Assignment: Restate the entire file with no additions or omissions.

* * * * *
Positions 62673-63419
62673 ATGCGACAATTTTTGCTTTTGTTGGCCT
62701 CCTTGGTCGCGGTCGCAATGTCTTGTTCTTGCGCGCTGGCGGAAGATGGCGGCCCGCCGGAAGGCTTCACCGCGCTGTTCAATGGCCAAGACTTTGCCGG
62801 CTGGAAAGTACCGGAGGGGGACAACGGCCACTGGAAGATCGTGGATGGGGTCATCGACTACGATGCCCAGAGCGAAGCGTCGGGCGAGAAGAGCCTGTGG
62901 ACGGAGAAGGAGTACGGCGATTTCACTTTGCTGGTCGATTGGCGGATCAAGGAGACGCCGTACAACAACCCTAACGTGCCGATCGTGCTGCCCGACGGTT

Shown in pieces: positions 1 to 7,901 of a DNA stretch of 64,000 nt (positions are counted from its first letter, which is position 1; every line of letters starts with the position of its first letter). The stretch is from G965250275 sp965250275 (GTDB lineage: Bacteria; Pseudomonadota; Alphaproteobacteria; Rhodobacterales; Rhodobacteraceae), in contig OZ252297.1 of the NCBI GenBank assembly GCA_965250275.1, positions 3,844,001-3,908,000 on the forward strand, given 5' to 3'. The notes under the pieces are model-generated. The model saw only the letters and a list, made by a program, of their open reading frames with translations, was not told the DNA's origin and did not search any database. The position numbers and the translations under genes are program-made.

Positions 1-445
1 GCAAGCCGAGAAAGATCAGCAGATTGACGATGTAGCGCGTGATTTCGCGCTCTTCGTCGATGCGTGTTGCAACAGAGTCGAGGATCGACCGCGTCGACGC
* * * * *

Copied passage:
Positions 62673-63419
62673 ATGCGACAATTTTTGCTTTTGTTGGCCT
62701 CCTTGGTCGCGGTCGCAATGTCTTGTTCTTGCGCGCTGGCGGAAGATGGCGGCCCGCCGGAAGGCTTCACCGCGCTGTTCAATGGCCAAGACTTTGCCGG
62801 CTGGAAAGTACCGGAGGGGGACAACGGCCACTGGAAGATCGTGGATGGGGTCATCGACTACGATGCCCAGAGCGAAGCGTCGGGCGAGAAGAGCCTGTGG
62901 ACGGAGAAGGAGTACGGCGATTTCACTTTGCTGGTCGATTGGCGGATCAAGGAGACGCCGTACAACAACCCTAACGTGCCGATCGTGCTGCCCGACGGTT

Shown in pieces: positions 1 to 7,901 of a DNA stretch of 64,000 nt (positions are counted from its first letter, which is position 1; every line of letters starts with the position of its first letter). The stretch is from G965250275 sp965250275 (GTDB lineage: Bacteria; Pseudomonadota; Alphaproteobacteria; Rhodobacterales; Rhodobacteraceae), in contig OZ252297.1 of the NCBI GenBank assembly GCA_965250275.1, positions 3,844,001-3,908,000 on the forward strand, given 5' to 3'. The notes under the pieces are model-generated. The model saw only the letters and a list, made by a program, of their open reading frames with translations, was not told the DNA's origin and did not search any database. The position numbers and the translations under genes are program-made.

Positions 1-445
1 GCAAGCCGAGAAAGATCAGCAGATTGACGATGTAGCGCGTGATTTCGCGCTCTTCGTCGATGCGTGTTGCAACAGAGTCGAGGATCGACCGCGTCGACGC